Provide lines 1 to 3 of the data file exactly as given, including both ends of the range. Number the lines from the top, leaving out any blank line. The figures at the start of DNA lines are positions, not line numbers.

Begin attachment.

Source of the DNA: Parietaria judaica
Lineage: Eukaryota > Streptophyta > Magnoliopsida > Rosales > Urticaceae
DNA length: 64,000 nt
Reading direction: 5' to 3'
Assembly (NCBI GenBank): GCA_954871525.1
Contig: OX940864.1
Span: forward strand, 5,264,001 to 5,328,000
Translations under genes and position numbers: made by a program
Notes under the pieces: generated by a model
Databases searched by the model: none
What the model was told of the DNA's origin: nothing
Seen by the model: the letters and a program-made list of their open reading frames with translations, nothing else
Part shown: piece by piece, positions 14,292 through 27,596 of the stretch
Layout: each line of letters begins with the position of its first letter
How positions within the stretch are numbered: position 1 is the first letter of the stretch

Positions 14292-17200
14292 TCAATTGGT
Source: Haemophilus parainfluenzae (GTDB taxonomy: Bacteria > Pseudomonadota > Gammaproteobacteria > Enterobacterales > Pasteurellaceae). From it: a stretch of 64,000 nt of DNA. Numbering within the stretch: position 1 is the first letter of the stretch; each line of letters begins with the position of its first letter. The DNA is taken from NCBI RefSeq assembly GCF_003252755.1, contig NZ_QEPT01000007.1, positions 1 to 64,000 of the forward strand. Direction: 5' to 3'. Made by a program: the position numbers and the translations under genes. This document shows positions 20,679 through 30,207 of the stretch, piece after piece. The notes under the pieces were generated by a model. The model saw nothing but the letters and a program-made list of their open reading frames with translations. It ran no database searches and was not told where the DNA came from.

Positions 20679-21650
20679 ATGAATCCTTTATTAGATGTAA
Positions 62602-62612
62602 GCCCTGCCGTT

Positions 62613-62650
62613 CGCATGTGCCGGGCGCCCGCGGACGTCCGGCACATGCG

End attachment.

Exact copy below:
Source of the DNA: Parietaria judaica
Lineage: Eukaryota > Streptophyta > Magnoliopsida > Rosales > Urticaceae
DNA length: 64,000 nt